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Published in Print: December 5, 2001, as Black State Lawmakers Target 'Gap'

Black State Lawmakers Target 'Gap'

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An influential group of black state legislators issued a high-profile call to peers in state capitals and school districts across the country last week, urging them to help bridge the academic-achievement gap that separates black and white students.

In a report released Nov. 27 in Atlanta, the 600 members of the National Black Caucus of State Legislators said that more support should be given to urban schools to help equalize funding, reduce class sizes, hire and keep qualified teachers, and promote high academic standards.

The report points to longtime disparities in resources available to white, middle-class students and to African-American students in high-poverty communities. Black students also have higher rates of placement in special education and expulsion from school, while posting lower scores on measurements of literacy, science, and math performance, it adds.

"The dream is not yet realized," said C.J. Prentiss, a Democratic state senator from Ohio and the chairwoman of the group's education committee, evoking the vision of the civil rights movement of four decades ago. "Frankly, for some children to have [a good] education while others do not is an injustice. If they are not learning, then something is wrong with the school system, not the kid."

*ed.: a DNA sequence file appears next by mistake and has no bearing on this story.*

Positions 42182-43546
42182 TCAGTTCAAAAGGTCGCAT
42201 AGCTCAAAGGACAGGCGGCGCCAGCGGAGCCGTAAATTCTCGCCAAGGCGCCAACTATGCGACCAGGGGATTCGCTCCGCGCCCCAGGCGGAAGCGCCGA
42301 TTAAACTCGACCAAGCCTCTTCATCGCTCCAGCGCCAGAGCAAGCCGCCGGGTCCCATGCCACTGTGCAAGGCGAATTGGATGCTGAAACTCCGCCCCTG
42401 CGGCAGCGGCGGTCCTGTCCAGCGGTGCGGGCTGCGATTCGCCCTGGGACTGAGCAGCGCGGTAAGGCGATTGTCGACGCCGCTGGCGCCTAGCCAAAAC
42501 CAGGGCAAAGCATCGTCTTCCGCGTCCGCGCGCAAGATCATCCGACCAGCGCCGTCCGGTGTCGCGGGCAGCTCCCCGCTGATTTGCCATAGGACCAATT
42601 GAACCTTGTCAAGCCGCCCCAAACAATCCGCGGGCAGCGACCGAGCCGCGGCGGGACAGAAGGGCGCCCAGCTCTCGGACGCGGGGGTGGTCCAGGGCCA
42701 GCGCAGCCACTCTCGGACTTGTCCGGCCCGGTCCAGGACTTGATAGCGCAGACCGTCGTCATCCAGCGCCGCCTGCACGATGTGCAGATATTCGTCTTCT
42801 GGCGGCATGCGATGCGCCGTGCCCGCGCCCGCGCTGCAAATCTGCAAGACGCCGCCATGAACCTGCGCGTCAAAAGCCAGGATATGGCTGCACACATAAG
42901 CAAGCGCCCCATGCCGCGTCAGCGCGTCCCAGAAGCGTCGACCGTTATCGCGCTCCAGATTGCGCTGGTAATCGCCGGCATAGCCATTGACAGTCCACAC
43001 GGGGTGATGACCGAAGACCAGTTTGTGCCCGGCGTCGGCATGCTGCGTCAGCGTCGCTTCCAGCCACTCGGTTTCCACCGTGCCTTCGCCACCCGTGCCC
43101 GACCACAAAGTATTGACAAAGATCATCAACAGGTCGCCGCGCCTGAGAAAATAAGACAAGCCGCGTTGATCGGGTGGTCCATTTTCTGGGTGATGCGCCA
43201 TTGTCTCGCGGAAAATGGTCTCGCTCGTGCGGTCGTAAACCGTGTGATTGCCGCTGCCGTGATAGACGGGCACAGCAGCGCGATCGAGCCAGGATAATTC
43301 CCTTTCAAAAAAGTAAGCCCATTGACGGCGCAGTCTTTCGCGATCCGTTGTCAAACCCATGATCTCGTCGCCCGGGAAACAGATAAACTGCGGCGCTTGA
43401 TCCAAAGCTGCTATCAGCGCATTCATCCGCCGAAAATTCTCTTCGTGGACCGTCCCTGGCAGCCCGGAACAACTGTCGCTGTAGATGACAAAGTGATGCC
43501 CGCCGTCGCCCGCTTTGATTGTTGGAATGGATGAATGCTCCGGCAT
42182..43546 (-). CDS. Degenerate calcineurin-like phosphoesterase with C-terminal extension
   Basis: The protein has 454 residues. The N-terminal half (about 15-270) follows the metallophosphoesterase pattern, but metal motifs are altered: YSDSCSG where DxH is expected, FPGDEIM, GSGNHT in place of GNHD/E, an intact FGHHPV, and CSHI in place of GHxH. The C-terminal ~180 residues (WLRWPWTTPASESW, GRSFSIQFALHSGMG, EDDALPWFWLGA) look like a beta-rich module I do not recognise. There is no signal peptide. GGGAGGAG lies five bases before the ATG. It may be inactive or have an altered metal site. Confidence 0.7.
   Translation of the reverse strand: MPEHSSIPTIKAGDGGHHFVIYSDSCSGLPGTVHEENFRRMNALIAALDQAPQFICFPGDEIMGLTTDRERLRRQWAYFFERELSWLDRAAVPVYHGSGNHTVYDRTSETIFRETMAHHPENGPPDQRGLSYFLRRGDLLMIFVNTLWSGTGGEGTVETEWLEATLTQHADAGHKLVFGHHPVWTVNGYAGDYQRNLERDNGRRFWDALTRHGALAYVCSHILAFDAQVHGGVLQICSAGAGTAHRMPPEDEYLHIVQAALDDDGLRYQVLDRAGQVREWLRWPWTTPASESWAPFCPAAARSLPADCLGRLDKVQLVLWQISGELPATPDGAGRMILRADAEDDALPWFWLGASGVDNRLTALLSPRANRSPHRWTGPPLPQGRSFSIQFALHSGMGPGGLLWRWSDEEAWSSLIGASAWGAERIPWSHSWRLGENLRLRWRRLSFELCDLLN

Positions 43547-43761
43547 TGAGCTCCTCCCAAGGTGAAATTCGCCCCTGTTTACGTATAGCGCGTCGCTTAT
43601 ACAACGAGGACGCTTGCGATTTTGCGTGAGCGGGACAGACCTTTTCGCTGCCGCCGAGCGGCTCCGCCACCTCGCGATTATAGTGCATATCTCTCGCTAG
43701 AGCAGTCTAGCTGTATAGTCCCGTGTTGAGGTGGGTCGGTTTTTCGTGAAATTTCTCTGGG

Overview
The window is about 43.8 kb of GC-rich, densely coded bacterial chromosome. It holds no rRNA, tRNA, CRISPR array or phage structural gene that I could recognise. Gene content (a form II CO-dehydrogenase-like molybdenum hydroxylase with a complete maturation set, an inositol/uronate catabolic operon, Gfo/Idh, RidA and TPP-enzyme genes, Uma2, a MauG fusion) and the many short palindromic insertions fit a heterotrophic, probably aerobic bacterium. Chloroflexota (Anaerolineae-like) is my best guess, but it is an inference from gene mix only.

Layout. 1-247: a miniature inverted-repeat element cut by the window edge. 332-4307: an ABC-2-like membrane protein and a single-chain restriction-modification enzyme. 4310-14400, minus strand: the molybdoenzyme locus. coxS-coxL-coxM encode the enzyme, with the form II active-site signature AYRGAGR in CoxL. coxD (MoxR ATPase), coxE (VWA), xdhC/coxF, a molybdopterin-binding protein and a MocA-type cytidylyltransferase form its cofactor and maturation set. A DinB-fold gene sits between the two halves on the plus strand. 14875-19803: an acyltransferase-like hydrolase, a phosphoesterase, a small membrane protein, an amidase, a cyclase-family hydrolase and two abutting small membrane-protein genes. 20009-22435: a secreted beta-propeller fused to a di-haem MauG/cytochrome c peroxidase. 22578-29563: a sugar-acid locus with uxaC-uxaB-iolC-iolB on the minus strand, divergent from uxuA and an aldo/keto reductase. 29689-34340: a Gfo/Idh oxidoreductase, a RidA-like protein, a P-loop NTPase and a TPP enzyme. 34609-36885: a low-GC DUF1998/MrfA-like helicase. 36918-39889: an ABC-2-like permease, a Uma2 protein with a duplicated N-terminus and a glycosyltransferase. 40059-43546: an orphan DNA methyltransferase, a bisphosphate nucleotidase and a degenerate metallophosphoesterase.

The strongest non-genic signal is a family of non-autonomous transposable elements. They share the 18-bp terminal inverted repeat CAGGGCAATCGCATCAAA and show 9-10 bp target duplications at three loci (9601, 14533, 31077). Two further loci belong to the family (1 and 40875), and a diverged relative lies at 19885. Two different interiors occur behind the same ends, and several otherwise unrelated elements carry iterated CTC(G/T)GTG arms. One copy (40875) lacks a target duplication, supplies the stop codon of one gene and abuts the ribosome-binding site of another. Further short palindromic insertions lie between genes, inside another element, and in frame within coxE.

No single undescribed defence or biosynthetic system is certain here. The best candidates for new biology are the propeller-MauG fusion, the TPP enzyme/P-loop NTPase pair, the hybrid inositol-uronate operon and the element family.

C.J. Prentiss

Sobering statistics document the achievement disparity: While 30 of every 100 white kindergartners go on to graduate from college, only 16 of every 100 black kindergartners later earn at least a bachelor's degree, according to U.S. Census Bureau data cited in the report.

And while 42.1 percent of Asian- American and 34.1 percent of white 10th graders take college-preparatory courses, only 25.7 percent of black and 22.6 percent of Hispanic 10th graders do so, according to the National Center for Education Statistics.

The lawmakers' report, "Closing the Achievement Gap," details 24 legislative actions that state leaders can champion for predominantly minority and high-poverty schools. Such steps include financing programs that limit class sizes to 15 students, expanding access to Advanced Placement courses, providing well-qualified teachers, and making literacy a top priority.

Recruitment Incentives

The group wants to improve teacher quality, for example, by urging states and school districts to increase teacher pay, provide alternative routes to teacher certification, and develop induction and retention programs for new teachers.

States should also come up with incentives to recruit more male and minority candidates into teaching, the report says.

While minority children make up 40 percent of elementary and secondary enrollment nationwide, minority teachers account for only 13.5 percent of the teaching force, according to the NCES. And that can hinder the achievement of some children, research suggests.